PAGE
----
Nazi or Hero? Historian Looks at the Stories a German Consultant Told of His Father

FRANKFURT — Weighing in on an issue that revived questions about the role of German business in World War II, a historian has partly confirmed and partly refuted reports that a well-known consultant falsely portrayed his father as a Nazi resister when in fact he was head bookkeeper for the Hitler Youth.

Roland Berger suffered significant damage to his image as consigliere to chancellors and to chief executives after The New York Times and other news media outlets reported last year that he had constructed a legend about his father that was at best incomplete.

Mr. Berger, who was a child during the war, defended himself by saying that he had believed the stories his father told him. He hired Michael Wolffsohn, author of numerous books on German and Jewish history, to investigate. Mr. Wolffsohn’s report, which was published online on Sunday, made it clear that Mr. Berger’s father was no war criminal but also not the hero that his son had often portrayed.

Georg Berger, the father, was an early member of the Nazi party who profited from the regime and had held several influential jobs, including a high-ranking post at the Hitler Youth. But he later fell out of favor and suffered Nazi injustice, including several months in a Gestapo jail, according to Mr. Wolffsohn.

“Georg Berger definitely did not have blood on his hands and was, in that respect, not a criminal,” Mr. Wolffsohn wrote. At the same time, he said, Georg Berger “was not a man of the resistance.”

“He was not, as Roland Berger often falsely asserted, a victim of Nazi persecution,” Mr. Wolffsohn said.

Roland Berger, who is 82 and no longer manages the consulting firm that bears his name, declined to comment for this article.

German corporations have often had to apologize for using slave labor or providing Hitler’s war machine with money and weapons. Mr. Berger’s case was unusual because he was a young boy during the war. His father’s past only became an issue because he often cited him as an inspiration and a role model.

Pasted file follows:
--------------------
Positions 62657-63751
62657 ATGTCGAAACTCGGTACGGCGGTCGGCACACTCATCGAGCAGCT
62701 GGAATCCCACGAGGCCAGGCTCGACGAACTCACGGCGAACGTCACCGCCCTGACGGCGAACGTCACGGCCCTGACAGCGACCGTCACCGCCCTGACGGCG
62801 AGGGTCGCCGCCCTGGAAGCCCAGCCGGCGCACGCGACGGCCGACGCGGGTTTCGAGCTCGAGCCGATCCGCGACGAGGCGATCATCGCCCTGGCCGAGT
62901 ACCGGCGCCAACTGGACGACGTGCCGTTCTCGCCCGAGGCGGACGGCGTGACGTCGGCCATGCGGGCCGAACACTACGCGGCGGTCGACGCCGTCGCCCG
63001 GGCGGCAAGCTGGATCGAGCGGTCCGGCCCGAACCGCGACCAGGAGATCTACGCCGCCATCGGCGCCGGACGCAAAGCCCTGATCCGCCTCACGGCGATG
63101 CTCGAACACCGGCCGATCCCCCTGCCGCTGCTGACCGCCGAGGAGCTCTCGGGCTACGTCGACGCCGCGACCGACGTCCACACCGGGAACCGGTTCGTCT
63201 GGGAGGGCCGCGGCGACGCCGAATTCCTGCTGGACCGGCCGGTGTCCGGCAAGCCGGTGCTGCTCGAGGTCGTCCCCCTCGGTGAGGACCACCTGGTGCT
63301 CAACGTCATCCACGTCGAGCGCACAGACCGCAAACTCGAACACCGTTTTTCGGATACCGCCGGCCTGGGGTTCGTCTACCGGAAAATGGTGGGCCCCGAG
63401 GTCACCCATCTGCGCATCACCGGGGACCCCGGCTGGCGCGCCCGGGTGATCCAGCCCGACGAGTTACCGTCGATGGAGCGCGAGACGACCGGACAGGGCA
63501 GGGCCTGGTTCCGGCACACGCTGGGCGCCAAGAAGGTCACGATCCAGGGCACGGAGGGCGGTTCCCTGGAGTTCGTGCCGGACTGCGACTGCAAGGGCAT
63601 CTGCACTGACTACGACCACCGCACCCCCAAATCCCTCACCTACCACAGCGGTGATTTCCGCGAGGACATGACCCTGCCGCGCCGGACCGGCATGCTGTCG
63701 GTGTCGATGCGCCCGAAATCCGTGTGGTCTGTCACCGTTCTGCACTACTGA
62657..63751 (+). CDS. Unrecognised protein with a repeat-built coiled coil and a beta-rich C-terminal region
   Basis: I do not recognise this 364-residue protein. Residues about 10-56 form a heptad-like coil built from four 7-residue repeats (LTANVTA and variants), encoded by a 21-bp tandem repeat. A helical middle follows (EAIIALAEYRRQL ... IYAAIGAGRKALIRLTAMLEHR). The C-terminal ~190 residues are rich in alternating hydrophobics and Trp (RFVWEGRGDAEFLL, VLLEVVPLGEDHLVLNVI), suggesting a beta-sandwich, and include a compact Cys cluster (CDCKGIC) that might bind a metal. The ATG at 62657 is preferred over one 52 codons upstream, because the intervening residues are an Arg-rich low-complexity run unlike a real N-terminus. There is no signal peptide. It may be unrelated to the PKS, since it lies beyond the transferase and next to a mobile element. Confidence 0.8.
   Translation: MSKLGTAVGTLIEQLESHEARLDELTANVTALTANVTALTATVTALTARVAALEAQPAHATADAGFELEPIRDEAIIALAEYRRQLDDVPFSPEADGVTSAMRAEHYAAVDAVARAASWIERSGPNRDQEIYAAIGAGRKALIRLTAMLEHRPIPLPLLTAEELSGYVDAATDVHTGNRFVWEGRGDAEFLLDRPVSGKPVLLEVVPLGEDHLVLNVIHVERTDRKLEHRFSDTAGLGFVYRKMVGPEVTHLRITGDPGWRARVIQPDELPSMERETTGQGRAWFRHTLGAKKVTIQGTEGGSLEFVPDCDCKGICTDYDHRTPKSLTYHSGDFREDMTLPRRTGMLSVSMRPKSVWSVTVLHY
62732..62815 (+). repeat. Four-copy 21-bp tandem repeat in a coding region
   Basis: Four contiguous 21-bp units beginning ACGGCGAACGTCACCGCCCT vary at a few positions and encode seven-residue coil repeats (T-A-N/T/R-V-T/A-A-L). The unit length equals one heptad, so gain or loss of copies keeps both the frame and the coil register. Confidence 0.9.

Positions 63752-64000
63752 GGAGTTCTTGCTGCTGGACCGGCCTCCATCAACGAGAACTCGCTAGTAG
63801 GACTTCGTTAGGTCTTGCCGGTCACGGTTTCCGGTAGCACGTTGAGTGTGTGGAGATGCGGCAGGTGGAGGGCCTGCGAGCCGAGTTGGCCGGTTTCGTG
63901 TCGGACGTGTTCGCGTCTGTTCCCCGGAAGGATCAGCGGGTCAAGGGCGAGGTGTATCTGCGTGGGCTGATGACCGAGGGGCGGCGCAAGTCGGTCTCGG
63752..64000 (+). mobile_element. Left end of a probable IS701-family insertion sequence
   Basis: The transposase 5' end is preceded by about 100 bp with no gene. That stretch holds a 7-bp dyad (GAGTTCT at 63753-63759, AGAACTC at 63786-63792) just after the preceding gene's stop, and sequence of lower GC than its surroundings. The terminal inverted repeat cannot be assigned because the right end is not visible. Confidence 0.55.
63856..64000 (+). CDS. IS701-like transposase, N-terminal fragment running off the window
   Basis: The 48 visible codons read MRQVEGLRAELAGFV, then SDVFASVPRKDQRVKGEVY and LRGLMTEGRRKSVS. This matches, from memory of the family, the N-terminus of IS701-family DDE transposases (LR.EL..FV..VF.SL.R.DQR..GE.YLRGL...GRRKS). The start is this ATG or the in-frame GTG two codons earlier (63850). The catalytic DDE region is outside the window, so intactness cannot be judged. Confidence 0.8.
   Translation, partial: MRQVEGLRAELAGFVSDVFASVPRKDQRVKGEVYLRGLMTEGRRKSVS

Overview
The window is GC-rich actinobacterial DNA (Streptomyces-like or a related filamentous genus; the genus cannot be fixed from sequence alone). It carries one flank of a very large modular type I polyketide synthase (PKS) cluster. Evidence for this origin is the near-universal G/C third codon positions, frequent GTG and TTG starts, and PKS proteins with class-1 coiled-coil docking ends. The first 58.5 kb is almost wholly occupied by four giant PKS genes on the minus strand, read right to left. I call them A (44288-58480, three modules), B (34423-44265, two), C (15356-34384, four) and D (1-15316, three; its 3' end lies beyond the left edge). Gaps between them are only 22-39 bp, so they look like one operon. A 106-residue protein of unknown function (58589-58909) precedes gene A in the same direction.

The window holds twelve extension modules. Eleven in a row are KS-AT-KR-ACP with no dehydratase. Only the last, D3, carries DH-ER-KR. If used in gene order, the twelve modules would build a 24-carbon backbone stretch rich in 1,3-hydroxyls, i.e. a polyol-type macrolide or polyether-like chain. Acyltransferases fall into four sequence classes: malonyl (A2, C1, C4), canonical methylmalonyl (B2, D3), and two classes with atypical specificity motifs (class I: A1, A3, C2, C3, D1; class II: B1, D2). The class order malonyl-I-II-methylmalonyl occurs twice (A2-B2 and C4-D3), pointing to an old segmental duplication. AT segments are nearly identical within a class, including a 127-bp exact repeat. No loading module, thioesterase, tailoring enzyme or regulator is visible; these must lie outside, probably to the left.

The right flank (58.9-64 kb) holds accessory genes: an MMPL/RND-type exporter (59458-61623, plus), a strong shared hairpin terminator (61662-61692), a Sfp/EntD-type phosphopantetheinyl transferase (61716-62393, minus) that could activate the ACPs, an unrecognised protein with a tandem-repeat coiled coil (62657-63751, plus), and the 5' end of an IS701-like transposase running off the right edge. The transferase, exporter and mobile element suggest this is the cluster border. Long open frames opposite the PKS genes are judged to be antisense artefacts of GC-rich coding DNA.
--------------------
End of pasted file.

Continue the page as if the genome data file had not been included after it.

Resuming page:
In Mr. Berger’s telling, his father had joined the Nazi party in the early 1930s but quit in disgust after Kristallnacht, an orgy of anti-Semitic violence in November 1938, revealed the party’s malevolent intentions. Georg Berger then became a target of Nazi prosecution, according to his son.

Roland Berger also told of heartbreaking visits to his father in Gestapo detention and said his father was later held at Dachau, the notorious concentration camp near Munich.

Parts of that story were true, and some were not, according to Mr. Wolffsohn.

Georg Berger did not resign his post with the Hitler Youth until September 1939, nearly a year after Kristallnacht. After a stint managing a factory that produced a kind of cracker, Mr. Berger became director of Ankerbrotfabrik, at the time Europe’s largest bakery, in Vienna. The appointment in 1941 was an indication that Mr. Berger was still well regarded by the regime. The bakery, as well as a villa in Vienna rented by the Berger family, had earlier been seized from Jewish owners.

Mr. Wolffsohn said that Georg Berger played no role in stealing Jewish property and, on the contrary, had tried to protect the interests of the former owners of the bakery, who were members of a Jewish family who had fled to Switzerland.

The owners sold their shares in the bakery to a German businessman living in Switzerland. The businessman was in all likelihood a frontman for the original owners, Mr. Wolffsohn said, and after the war sold the bakery company back to the family for a modest price.

Georg Berger resisted attempts by local Nazis to take full control of the bakery, though it was unclear whether his motives were altruistic or tactical. But Mr. Berger’s stance appears to have angered the party. In 1942, he was fired as head of the bakery after the Gestapo searched the family residence and accused Mr. Berger of hoarding rationed items like butter, eggs and soap.

Mr. Wolffsohn said that the accusation of hoarding was probably a pretense. Denunciation was a commonly used weapon in the bureaucratic power struggles that permeated the Nazi regime.

Mr. Wolffsohn also found documents to bolster a poignant story that Roland Berger often told about visiting his father on his birthday in a Gestapo jail in Munich.

Georg Berger also, as his son had claimed, spent several months in Russian prisoner of war camps after Germany’s surrender in May 1945, Mr. Wolffsohn said. Reporting by the newspaper Handelsblatt, quoted by The Times, cast doubt on whether the elder Berger had ever been incarcerated by the Gestapo or the Russians.

Georg Berger also spent time at Dachau, but only after the war when it was being used by the Americans as an internment center and not during the war when it was a brutal Nazi concentration camp, according to Mr. Wolffsohn.

Mr. Wolffsohn, who was highly critical of media reporting on the case, was inclined to give Roland Berger the benefit of the doubt. “Every son tells or writes his own father’s story,” Mr. Wolffsohn wrote. “Rarely is the perception and portrayal of the son identical to the reality of the father.”

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